The promise of HTML5's <video> tag was a simple one: to allow web pages to contain embedded video without the need for plugins. With the decision to remove support for the widespread H.264 codec from future versions of Chrome, Google has undermined this widely-anticipated feature. The company is claiming that it wants to support "open codecs" instead, and so from now on will support only two formats: its own WebM codec, and Theora.
Google's justification doesn't really add up, and there's a strong chance that the decision will serve only to undermine the use of the <video> tag completely. This is not a move promoting the open web. If anything, it is quite the reverse.
The <video> tag in HTML5 has been contentious since its inception due to question of codecs. Should the HTML5 specification mandate support for specific codecs, and if so, which should be required? Originally, the specification chose a particular compression algorithm for the <video> tag: the Theora algorithm. This decision was opposed by many parties involved in web standards for a range of reasons; as a result, the language of the specification was changed, so that it avoided specifying any particular algorithm. While this didn't make everyone involved particularly happy, it allowed work on the specification to proceed without endless arguments about video codecs. Though some opposed the decision, in truth it was hardly unprecedented: the HTML specification for the preexisting <img> tag for embedding still images does not mandate any particular format, either.
This meant that it was up to different browser vendors to pick their own preferred codecs. Apple and Microsoft (for the as-yet unreleased Internet Explorer 9) picked H.264 and H.264 alone. Firefox picked Theora and, in Firefox 4, WebM. Until this latest announcement, Chrome supported Theora, WebM, and H.264; in the future, it will support only Theora and WebM, just like Firefox. The reason Google has given for this change is that WebM (which pairs VP8 video with Vorbis audio) and Theora are "open codecs" and H.264 apparently isn't.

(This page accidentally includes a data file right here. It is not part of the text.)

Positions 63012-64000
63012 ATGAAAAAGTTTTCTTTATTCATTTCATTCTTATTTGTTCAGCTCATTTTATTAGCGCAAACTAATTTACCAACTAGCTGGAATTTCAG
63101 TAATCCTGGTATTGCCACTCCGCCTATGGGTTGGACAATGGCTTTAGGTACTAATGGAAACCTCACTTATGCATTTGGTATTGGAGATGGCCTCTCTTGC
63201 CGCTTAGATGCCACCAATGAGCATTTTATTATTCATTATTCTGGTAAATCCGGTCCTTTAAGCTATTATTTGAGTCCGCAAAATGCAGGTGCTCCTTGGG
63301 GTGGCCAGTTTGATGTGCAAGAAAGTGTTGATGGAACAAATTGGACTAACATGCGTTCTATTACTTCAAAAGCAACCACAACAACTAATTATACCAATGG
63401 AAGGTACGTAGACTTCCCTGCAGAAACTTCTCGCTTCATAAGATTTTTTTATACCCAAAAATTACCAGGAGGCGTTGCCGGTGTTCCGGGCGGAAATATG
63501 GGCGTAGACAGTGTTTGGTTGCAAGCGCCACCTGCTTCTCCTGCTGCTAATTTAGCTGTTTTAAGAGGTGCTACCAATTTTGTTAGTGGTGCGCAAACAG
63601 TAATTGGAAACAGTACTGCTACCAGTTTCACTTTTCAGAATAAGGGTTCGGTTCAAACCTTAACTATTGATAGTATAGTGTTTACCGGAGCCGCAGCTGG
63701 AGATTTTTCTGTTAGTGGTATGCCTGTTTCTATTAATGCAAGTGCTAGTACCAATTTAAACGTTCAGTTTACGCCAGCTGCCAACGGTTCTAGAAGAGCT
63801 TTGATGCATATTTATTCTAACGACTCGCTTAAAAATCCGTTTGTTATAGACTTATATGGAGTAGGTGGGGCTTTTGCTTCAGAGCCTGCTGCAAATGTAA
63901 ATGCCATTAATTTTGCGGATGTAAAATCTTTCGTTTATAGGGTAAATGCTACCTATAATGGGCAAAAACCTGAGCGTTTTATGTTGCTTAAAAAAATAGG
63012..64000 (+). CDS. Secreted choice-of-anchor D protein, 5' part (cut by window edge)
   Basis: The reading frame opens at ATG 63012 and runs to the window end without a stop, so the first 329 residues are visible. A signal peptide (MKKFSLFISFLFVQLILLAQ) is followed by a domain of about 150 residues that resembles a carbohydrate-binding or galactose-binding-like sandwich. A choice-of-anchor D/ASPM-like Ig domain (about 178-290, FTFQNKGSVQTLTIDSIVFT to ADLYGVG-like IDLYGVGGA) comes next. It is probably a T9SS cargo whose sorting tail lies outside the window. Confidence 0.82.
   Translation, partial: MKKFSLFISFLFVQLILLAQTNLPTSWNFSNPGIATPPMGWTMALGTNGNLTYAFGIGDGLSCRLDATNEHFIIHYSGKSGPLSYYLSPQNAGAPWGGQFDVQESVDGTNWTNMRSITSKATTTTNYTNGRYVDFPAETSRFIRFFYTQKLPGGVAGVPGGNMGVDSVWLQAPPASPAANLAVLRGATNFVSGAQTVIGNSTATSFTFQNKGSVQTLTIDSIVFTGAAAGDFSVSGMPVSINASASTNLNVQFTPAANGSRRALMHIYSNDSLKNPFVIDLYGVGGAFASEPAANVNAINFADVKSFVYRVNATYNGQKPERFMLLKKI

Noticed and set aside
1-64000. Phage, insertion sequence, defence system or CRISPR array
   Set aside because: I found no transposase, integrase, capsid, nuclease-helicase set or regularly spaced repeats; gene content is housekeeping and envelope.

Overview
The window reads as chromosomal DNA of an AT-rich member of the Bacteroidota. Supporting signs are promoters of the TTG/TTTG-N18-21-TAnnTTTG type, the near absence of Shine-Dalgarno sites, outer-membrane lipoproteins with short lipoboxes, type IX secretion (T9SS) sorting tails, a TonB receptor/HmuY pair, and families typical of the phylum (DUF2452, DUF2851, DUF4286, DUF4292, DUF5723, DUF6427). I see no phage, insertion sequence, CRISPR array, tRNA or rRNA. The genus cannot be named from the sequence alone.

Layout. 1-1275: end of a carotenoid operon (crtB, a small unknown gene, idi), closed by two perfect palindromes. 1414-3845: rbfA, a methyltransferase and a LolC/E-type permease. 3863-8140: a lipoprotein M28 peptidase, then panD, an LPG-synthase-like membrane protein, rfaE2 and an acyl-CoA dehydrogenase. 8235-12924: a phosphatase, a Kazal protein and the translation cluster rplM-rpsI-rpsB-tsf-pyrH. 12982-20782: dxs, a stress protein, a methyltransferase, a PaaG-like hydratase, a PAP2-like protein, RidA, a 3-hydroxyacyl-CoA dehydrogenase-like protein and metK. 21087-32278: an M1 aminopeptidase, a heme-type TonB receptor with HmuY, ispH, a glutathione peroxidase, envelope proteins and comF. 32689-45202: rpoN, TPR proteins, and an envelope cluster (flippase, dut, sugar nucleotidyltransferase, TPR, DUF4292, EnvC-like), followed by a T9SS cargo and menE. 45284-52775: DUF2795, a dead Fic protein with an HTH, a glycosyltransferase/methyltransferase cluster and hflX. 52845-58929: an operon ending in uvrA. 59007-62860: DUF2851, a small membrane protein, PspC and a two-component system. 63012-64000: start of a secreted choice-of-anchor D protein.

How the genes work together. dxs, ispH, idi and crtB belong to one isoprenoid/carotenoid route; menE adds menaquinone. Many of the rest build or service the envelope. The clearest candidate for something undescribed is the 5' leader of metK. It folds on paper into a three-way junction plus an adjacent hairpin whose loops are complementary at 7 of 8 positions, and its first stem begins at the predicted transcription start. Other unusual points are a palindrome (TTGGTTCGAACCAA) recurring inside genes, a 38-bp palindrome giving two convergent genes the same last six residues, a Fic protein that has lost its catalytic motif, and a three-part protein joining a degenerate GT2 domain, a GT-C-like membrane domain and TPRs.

Openness can't be the issue
This explanation is lacking, to say the least. It appears to be a conflation of several issues: openness, royalty-freedom, and source code availability, among others. In the traditional sense, H.264 is an open standard. That is to say, it was a standard designed by a range of domain experts from across the industry, working to the remit of a standards organization. In fact, two standards organizations were involved: ISO and ITU. The specification was devised collaboratively, with its final ratification dependent on the agreement of the individuals, corporations, and national standards bodies that variously make up ISO and ITU. This makes H.264 an open standard in the same way as, for example, JPEG still images, or the C++ programming language, or the ISO 9660 filesystem used on CD-ROMs. H.264 is unambiguously open.
In contrast, neither WebM's VP8 nor Theora were assembled by a standards body such as ISO. VP8 was developed independently and entirely in secret by the company On2, prior to the company's purchase last year by Google. Theora was created by a group of open-source developers based on early work also done by On2. Though Theora's development can be described as an open, community process (albeit different in nature and style to the more formal processes and procedures used by the standards bodies), no such claim can be made of VP8. At the time of its development, VP8 was a commercial product, licensed by On2. Keeping the specifics of its codec secret was a deliberate goal of the company. Though it has since been published and to some extent documented, the major design work and decision-making was done behind closed doors, making it at its heart quite proprietary.
Google is now building a community around WebM (similar to that around Theora), but it hasn't taken any steps to submit WebM to ISO, ITU, or SMPTE for formal open standardization. The company is preferring to keep it under its own sole control.
For Google to claim that it is moving to "open codecs" is quite absurd: H.264 is very much an open codec. WebM is not.
It's about (cost) freedom